I have a laptop without the AES-NI CPU instructions but with SSE4.1.

I'm using Linux and tried the (in-memory) cryptsetup benchmark to get the rough tendency which returned:

#  Algorithm | Key |  Encryption |  Decryption
     aes-cbc   128b   101,4 MiB/s   159,6 MiB/s
 serpent-cbc   128b    52,7 MiB/s   203,4 MiB/s
 twofish-cbc   128b   126,4 MiB/s   176,1 MiB/s
     aes-cbc   256b   107,8 MiB/s   120,4 MiB/s
 serpent-cbc   256b    52,9 MiB/s   203,3 MiB/s
 twofish-cbc   256b   135,2 MiB/s   177,0 MiB/s
     aes-xts   256b   160,6 MiB/s   160,2 MiB/s
 serpent-xts   256b   181,2 MiB/s   188,6 MiB/s
 twofish-xts   256b   164,4 MiB/s   166,2 MiB/s
     aes-xts   512b   121,4 MiB/s   121,0 MiB/s
 serpent-xts   512b   181,4 MiB/s   188,6 MiB/s
 twofish-xts   512b   164,7 MiB/s   165,4 MiB/s

I'm very surprised:

  • AES has fewer rounds than Serpent so AES should be faster.
  • AES usage is much higher than Serpent so one could expect the Linux AES crypto module to be much more optimized than Serpent's.
  • There is no speed decrease with bigger key size in Serpent while there is in AES.
  • The tests I made 1 year ago on the same computer gave the same speed for AES but all Serpent entries were averaging at 50 MiB/s.
  • To my knowledge, there has been no huge enhancement of Serpent kernel module in the past year.

Would you trust this "benchmark"? If not, how would you explain the great results for Serpent?

  • $\begingroup$ What CPU do you have? Intel? AMD? How fast? Which architecture? $\endgroup$ Mar 19, 2014 at 12:39
  • $\begingroup$ Intel core 2 duo P8700 with 64 bits Archlinux. $\endgroup$
    – user12593
    Mar 19, 2014 at 13:41
  • $\begingroup$ In that case the AES numbers are plausible (16 cycles per byte) compared to ~12 on i3 without AES-NI in the eBACS benchmark. $\endgroup$ Mar 19, 2014 at 14:59
  • $\begingroup$ Did you also benchmark Twofish? $\endgroup$ Mar 19, 2014 at 19:24
  • $\begingroup$ Yes I did. On my computer it was always between AES and Serpent in terms of performances (except in CBC mode where twofish was the best at writing). AES is the standard and has been widely reviewed; Serpent is said to be even more secure than AES. I'll update my post to put everything in here. $\endgroup$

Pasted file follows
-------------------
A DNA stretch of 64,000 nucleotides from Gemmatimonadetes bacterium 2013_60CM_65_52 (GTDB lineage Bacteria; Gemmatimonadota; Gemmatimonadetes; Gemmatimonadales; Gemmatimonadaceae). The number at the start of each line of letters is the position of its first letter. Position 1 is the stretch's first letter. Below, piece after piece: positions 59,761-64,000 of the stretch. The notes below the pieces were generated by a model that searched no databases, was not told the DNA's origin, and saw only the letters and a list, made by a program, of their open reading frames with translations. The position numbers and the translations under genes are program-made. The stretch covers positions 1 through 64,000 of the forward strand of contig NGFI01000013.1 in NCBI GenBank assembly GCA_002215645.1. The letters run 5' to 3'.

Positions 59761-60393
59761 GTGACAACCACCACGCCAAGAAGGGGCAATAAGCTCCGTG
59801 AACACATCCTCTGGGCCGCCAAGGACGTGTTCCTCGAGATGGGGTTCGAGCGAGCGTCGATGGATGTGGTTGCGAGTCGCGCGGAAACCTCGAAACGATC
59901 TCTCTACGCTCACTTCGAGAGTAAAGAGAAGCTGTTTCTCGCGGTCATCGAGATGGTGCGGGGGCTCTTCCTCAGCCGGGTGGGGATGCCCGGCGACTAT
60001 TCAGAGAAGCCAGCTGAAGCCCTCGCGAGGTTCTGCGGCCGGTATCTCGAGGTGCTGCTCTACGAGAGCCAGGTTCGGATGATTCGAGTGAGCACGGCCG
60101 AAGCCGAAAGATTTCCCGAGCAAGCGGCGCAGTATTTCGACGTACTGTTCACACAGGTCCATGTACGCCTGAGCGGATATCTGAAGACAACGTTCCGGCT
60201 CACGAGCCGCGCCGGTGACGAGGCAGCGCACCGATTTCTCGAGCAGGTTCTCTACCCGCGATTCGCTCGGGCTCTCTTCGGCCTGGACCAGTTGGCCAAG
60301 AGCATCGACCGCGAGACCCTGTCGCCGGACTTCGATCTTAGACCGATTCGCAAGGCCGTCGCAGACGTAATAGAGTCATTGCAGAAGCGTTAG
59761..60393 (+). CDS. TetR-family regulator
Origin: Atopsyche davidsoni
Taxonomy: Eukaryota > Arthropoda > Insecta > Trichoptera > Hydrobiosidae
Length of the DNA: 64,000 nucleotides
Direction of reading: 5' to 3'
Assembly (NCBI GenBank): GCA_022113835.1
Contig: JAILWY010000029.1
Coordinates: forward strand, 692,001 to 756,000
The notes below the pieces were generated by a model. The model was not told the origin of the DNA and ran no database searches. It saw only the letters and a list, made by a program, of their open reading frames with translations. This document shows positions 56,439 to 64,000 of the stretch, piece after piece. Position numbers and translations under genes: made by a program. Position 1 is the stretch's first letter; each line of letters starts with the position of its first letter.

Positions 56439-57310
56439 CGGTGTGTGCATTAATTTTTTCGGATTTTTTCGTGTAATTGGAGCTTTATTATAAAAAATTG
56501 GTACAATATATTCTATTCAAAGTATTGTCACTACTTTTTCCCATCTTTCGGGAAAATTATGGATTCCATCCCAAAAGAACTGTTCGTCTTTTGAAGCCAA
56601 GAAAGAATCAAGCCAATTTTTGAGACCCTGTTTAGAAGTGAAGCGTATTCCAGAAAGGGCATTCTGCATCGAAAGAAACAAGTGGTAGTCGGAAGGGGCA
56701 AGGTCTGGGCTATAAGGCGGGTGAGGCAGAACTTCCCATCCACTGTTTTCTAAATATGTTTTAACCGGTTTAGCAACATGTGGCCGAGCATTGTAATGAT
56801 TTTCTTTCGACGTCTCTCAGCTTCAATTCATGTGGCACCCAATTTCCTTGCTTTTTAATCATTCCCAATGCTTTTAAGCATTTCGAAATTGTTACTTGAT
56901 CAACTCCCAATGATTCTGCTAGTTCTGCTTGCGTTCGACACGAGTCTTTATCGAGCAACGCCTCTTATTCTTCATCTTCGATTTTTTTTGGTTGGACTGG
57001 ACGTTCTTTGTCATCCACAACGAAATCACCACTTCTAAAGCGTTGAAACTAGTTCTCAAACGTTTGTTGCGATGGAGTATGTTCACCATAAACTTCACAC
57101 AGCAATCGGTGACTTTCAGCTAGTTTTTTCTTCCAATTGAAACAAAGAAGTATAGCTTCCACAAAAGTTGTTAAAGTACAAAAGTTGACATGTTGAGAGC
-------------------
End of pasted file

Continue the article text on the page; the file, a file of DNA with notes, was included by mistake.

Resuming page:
– user12593
    Mar 20, 2014 at 10:58

1 Answer 1


AES has fewer rounds than Serpent so AES should be faster.

The number of rounds by itself is meaningless. Some ciphers have a few complex rounds and others have many simple rounds. See my answer to Why does SHA-1 have 80 rounds? for a related explanation.

There is no speed decrease with bigger key size in Serpent while there is in AES.

The performance is determined by the number of rounds, and not directly influenced by the key-size.

The AES designers decided that 14 rounds are required for a 256 bit security level and 10 rounds for a 128 bit security level. So AES-256 is about 1.4 times as expensive as AES-128. If you add overhead the relative difference becomes a bit smaller.

The Serpent designers decided to use 32 rounds for all key sizes, so performance is the same for larger keys.

How would you explain the great results for Serpent?

When operating on a single block Serpent is more expensive than AES. This was one of the reasons why Rijndael was chosen over Serpent to become AES.

When operating on multiple blocks in parallel, Serpent profits from an implementation technique called bit-slicing. So Serpent is faster in modes that allow parallelization.

CBC encryption is sequential (You need the previous block of ciphertext to start encrypting a block), so Serpent is slow here. CBC decryption supports parallelism, since you already know the previous ciphertext block at the start, so Serpent is fast here.

XTS always allows parallelism since the encryption/decryption of different blocks is independent. So Serpent is fast in XTS mode.

It's also possible to implement AES using bit-slicing, but it doesn't profit as much as Serpent since it's possible to use lookup tables to produce an implementation of AES that's fast even for a single block. Some people prefer bit-sliced AES implementations since they avoid timing attacks associated with lookup tables.

  • $\begingroup$ I just want to confirm that: when it was said that Rijndael was faster than Serpent, this was per block wasn't it? That would mean that I can use Serpent to encrypt my new HDD without expecting much performance loss compared to AES. Again, just to make sure I grasp what you meant, when you talk about parallelism, do you mean making use of intrinsic functions? $\endgroup$
    – user12593
    Mar 19, 2014 at 13:51
  • 3
    $\begingroup$ @Gael With parallelism I mean that you have the inputs for multiple blocks (with 16 bytes each) available at the same time. In that case you can call a (single threaded) function that takes e.g. 32 blocks and produces 32 encrypted blocks. This function is cheaper for Serpent than encrypting 32 blocks individually. Using Serpent-XTS should be faster than AES-XTS on your current hardware, but once you get a AES-NI capable CPU AES will pull ahead. $\endgroup$ Mar 19, 2014 at 15:34

Your Answer

By clicking “Post Your Answer”, you agree to our terms of service and acknowledge you have read our privacy policy.